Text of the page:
What Is a Disulfide Bond

A disulfide bond example is a type of bond where the bonding occurs through sulfide atoms attached to each other. In this article we are going to go into more detail about some important disulfide bond examples.

Disulfide bonds can be formed by the process of oxidation, reduction, or isomerization. Disulfide bonds are commonly found in proteins (secretory and extracellular domains). The main function of disulfide bonds is the stabilization of tertiary/quaternary proteins .


Allicin is found/obtained from garlic and is called organosulfur (compound). Allicin is not readily present in garlic, it is produced in response to damage to plant tissue. It involves the action of enzymes such as allinase on the constituent alliin (non-proteinogenic) amino acids. The structure of allicin is said to be deduced by Seebach, Stoll (in 1948).

The structure consists of six atoms of carbon, ten atoms of hydrogen, one atom of oxygen and two atoms of sulphur. Speaking of linkage, it consists of a sulfur and oxygen bond (in which sulfur has created a positive charge and oxygen is assumed to have a negative charge. There is also a disulfide bond (a sulfur-sulfur bond) in the structure). Appearance Allicin appears to be oily type, yellow (slight/faint) colored liquid. Its smell is similar to that of garlic.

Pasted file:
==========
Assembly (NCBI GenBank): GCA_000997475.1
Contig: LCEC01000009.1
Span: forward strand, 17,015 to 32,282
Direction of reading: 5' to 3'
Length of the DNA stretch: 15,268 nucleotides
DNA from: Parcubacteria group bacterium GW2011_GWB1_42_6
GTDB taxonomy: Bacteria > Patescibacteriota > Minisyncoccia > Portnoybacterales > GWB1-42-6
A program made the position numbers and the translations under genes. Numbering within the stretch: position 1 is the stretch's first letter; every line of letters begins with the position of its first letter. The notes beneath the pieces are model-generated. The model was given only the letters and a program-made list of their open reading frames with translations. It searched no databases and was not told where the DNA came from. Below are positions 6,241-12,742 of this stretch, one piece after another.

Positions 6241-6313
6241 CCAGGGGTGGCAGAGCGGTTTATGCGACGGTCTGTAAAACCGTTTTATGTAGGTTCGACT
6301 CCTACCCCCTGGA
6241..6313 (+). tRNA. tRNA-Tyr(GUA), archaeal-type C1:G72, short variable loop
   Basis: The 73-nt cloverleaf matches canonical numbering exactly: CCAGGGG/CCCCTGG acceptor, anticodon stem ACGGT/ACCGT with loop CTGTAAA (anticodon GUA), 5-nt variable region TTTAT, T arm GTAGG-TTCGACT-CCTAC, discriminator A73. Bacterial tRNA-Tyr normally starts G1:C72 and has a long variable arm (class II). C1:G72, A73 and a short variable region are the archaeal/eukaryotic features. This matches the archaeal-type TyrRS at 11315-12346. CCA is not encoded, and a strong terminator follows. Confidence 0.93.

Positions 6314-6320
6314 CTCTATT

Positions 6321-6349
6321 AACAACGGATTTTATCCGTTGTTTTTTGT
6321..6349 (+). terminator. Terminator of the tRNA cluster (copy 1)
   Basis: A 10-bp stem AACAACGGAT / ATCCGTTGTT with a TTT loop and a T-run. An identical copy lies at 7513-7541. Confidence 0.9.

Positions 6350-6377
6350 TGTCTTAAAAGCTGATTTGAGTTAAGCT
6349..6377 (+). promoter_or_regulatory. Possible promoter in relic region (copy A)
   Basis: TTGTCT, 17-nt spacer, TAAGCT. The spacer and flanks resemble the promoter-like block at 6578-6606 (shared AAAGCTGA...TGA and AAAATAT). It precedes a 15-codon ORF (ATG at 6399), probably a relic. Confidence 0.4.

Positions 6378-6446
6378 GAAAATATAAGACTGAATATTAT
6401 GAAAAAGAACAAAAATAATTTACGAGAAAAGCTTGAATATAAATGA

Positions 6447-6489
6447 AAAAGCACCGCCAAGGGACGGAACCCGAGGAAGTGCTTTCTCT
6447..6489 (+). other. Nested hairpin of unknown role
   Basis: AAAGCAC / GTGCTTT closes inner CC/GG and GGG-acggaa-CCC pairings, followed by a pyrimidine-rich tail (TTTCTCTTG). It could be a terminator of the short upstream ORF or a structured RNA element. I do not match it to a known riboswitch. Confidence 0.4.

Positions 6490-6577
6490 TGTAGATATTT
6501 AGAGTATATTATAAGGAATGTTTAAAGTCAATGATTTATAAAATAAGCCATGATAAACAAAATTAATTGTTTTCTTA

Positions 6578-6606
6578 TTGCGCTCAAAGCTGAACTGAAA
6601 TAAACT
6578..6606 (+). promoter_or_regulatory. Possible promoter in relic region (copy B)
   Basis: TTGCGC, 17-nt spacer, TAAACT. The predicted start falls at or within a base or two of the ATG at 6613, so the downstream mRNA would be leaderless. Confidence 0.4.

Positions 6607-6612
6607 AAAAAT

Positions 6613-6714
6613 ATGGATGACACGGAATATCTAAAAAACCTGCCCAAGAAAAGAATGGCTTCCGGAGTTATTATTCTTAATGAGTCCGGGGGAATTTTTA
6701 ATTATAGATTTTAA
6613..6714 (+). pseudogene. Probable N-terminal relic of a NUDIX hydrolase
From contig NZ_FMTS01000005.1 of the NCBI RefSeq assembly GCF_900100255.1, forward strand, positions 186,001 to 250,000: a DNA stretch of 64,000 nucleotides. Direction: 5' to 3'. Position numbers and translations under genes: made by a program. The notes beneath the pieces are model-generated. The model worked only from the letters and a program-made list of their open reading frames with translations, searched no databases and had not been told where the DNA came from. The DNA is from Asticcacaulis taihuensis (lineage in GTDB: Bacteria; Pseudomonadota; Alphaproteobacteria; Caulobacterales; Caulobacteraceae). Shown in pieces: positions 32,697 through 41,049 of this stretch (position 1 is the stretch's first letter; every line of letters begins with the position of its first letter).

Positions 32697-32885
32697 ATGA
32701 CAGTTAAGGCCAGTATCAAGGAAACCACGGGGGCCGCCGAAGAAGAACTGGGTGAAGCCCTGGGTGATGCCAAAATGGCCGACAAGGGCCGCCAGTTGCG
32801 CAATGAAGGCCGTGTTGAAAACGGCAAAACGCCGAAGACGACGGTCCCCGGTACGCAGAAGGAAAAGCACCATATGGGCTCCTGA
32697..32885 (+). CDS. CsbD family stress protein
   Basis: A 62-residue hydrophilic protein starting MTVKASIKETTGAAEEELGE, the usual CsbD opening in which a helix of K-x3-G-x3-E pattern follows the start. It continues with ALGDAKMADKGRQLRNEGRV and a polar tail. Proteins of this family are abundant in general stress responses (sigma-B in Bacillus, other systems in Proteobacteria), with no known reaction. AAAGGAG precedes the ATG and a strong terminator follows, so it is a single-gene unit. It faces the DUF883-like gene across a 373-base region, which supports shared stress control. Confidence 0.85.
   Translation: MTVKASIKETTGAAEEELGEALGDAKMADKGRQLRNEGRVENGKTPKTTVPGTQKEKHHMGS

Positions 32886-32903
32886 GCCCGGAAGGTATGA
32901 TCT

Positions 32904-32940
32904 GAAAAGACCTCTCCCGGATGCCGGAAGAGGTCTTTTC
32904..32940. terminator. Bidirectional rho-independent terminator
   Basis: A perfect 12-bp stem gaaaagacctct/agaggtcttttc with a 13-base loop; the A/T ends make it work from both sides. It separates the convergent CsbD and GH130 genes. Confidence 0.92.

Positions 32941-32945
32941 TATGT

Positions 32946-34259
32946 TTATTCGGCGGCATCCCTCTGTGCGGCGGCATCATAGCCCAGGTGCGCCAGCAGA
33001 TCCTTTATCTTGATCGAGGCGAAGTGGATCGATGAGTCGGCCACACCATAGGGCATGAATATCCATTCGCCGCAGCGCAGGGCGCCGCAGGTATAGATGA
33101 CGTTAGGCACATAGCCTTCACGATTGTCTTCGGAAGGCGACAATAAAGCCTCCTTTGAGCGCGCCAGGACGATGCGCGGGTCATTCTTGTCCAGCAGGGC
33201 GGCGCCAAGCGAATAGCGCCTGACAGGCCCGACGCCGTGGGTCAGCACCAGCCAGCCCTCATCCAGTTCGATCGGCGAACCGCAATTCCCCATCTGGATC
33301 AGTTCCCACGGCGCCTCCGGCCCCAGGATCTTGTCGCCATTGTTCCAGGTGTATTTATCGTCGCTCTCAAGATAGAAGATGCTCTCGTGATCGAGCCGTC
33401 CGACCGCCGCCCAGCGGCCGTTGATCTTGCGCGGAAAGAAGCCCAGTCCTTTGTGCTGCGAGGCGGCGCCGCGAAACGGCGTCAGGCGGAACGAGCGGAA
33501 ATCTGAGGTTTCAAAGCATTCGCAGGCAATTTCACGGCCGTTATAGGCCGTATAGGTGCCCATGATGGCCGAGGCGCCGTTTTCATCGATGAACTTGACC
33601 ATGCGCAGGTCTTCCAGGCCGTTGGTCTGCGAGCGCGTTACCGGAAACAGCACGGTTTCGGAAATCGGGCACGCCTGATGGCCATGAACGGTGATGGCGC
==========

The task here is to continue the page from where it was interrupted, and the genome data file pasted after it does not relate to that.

What Is a Disulfide Bond
What Is a Disulfide Bond

The observed density is about 1.112 g cm. is -3 . It can be produced/synthesized by oxidation of polysulfides (analogs) or can be obtained from garlic extract (purified). Allicin has found many applications in pharmaceutical chemistry.

Speaking of its antibacterial properties, it can work against both gram-positive and negative bacteria and many more (even multidrug-resistant). Can work against protozoa (intestinal) and acts as antiparasitic. The reason behind its antimicrobial activity is the reaction with various enzymes (with thiol group) like thioredoxin reductase etc.

disulfur dichloride (S2Cl2)

Its synonym is dimeric sulfenic chloride and it is an inorganic compound composed of two sulfur atoms and two chlorine atoms. It is a light/faint amber or sometimes yellowish-reddish liquid (oily type) in appearance. The smell is quite characteristic pungent (nausea may occur). The observed density is 1.688 g/cm3. It melts at a temperature of -80 °C and boils at a temperature of 137 °C.

Can dissolve in alcohols such as carbon tetrachloride and ethanol. This particular compound can be prepared by distillation of elemental sulfur (should be in excess). It can also be obtained by adding chlorine to a solution of sulfur (cooling should be carried out at a temperature of about 50-70 ° C).

2H_2S~+~S_2Cl_2 \longrightarrow H_2S_4~+~2HCl